Wednesday, July 28, 2010

Broken Social Scene

Last night I went to see the band Broken Social Scene. I hadn’t heard any of their music before I saw the advertisement that they were coming to town. I listened to their music online and generally liked what I heard. Since Andrea is not in town and since I haven’t been to many concerts here in Singapore I decided to buy a ticket. I downloaded and listened to Forced to Love and Meet Me in the Basement just so I would at least be familiar with two of their sings when I went to the concert.

Broken Social Scene is a talented group of musicians who are all part of other bands or they do their own solo thing. They are referred to as a musical collective. During the concert of the eight members of the band the only person onstage who played only one instrument was the drummer. Their live sound is really good. Being as big a band as they are you would think the music would get a little muddy but the sound was tight and clear. Since there are so many instruments the music is layered really deep and there is much to listen to. I liked it a lot but I will probably not listen to much of the studio stuff because it is just not the same.

Run on …

Sunday, July 18, 2010

MacRitchie in the rain

Yesterday morning it rained - like crazy. My plan was to run the 11 kilometer trail around Lake MacRitchie. Jakeb and I have run there a couple of times in the rain and frankly it is fun. So I was not going to let a little rain (or a lot as the case was) stop me from running one of mine and Jakeb's favorite places in Singapore.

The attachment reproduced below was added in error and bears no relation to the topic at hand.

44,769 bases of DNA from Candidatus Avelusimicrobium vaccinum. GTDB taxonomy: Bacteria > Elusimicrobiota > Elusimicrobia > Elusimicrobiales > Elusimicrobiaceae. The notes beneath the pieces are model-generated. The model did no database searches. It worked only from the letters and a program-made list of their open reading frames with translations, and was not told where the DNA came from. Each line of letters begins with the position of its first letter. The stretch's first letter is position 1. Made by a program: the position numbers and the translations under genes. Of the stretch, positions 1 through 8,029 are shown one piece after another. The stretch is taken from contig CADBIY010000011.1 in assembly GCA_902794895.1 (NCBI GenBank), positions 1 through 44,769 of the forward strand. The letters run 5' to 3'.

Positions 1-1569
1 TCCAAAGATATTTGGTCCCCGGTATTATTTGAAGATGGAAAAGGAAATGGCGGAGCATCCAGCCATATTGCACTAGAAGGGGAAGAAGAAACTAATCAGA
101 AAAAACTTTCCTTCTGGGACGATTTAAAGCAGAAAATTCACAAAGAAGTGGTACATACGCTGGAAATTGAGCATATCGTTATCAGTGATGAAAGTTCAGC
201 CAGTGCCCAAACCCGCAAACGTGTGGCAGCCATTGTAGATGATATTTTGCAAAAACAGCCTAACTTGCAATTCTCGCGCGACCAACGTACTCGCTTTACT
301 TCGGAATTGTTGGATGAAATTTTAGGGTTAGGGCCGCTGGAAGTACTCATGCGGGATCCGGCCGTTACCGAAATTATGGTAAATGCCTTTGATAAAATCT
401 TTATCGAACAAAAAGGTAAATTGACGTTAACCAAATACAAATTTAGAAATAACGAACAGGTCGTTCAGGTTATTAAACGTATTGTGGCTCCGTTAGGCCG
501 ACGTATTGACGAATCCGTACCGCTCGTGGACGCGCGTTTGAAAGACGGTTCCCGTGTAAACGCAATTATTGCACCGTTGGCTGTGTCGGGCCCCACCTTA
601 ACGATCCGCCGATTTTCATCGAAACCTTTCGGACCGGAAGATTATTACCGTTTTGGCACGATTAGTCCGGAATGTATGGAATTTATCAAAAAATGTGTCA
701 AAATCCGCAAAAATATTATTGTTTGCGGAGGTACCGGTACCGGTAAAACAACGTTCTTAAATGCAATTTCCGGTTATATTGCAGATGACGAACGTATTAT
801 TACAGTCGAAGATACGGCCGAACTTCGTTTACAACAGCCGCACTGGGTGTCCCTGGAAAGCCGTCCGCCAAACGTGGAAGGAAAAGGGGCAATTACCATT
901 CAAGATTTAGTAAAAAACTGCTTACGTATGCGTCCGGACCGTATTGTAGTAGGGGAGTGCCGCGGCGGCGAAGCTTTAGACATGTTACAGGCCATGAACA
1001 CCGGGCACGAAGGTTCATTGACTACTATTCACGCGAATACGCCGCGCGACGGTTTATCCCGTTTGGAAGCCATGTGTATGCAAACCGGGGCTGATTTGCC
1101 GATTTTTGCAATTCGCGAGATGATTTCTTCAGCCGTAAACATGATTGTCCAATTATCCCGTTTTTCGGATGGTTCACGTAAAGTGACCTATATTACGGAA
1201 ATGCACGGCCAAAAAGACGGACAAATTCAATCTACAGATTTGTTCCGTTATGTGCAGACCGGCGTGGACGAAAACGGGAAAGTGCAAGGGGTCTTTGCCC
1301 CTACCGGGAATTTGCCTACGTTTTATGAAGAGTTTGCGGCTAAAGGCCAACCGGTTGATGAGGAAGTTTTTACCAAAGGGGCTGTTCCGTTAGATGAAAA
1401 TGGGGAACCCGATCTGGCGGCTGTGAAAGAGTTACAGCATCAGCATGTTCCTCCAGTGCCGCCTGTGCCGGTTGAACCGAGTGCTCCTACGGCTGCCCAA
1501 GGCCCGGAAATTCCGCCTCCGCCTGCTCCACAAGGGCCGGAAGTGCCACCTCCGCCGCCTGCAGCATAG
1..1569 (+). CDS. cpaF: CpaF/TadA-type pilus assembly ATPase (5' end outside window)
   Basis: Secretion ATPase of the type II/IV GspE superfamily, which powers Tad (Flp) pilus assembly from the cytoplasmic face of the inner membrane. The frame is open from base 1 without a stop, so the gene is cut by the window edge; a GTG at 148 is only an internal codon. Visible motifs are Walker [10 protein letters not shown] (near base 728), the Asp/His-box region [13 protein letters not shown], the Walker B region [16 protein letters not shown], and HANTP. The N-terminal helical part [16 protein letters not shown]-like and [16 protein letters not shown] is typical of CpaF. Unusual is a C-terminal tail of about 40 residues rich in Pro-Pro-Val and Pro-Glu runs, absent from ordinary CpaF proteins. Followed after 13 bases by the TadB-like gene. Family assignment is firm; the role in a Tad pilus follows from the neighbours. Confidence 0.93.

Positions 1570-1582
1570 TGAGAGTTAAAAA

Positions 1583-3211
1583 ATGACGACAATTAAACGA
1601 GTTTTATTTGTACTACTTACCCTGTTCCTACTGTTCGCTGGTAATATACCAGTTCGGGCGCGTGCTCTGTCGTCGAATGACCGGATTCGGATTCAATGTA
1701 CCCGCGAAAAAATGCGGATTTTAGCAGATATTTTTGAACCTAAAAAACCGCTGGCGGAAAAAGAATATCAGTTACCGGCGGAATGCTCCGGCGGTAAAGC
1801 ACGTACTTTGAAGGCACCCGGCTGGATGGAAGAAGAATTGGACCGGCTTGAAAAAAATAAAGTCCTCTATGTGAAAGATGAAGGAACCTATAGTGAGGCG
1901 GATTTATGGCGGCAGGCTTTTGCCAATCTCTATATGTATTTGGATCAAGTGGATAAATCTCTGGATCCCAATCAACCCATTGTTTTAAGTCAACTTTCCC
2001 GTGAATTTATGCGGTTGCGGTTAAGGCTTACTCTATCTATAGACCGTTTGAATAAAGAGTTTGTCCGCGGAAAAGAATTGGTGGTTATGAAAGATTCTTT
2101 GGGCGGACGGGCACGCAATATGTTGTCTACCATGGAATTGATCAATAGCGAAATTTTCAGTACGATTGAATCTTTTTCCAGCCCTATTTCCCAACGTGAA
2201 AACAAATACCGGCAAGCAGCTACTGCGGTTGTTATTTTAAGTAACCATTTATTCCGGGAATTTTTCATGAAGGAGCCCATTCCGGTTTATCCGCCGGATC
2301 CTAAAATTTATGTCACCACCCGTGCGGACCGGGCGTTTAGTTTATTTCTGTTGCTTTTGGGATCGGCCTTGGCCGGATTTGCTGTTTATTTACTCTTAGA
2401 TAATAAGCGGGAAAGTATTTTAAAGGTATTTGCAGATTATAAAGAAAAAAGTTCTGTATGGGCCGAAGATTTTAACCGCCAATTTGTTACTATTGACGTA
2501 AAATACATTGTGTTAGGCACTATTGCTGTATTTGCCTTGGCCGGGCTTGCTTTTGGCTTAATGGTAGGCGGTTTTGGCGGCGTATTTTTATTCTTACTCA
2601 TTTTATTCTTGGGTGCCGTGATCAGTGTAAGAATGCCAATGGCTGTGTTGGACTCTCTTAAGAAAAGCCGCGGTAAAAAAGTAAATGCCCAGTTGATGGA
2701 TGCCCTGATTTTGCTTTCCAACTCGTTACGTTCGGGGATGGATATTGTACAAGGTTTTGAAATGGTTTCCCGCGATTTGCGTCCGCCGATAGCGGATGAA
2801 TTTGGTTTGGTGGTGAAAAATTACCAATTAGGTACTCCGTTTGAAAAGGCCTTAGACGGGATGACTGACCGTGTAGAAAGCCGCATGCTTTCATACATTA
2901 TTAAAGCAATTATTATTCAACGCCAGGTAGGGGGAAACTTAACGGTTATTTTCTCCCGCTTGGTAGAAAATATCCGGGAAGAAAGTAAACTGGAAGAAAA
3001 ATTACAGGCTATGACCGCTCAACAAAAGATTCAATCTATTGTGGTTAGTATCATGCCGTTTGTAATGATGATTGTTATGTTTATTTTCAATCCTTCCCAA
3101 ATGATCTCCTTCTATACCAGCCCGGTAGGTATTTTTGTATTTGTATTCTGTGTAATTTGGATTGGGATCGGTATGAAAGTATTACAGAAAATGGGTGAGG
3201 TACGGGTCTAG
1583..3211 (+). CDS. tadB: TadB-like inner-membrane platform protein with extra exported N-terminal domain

I should have known it was not going to be a typical run when the traffic was stopped on Farrer because the cars could not get off on the flooded Bukit Timah exit. It was still dark outside when I got to the park and people were standing under the cover of car park waiting for the rain to stop so they could run the trail. I got out of my car and put my key in my shorts and started running immediately, excited to get to run in the rain. I got a couple of strange looks.

As I ran past the pavilion where the food and bathroom are there were more people standing under cover watching it rain. I ran by - more strange looks.

As I entered the trailhead and started the first short climb I was running in a river of water that was looking for the lake. It was ankle deep and there was nowhere to run where water was not.

The trail continued this way - river for a while then sloshy mud for a while. I felt like a little kid and I had the trail completely to myself. A refreshing change since MacRitche is normally crowded on a Saturday morning.

On the backside of the lake the water got kind of deep. It is the lowest part of the trail and there is a 2' high wooden bridge without handrails built over the swampy jungle. Water was running over the bridge. The walkway to the bridge was mid-calf deep and when I took the steps up onto the bridge it was over my ankles. The problem was that it was muddy water and since there are no handrails I could not tell were the sides were. Not wanting to fall off of the edge, when I got the chance I bailed off onto a nearby golf course (there were no golfers either).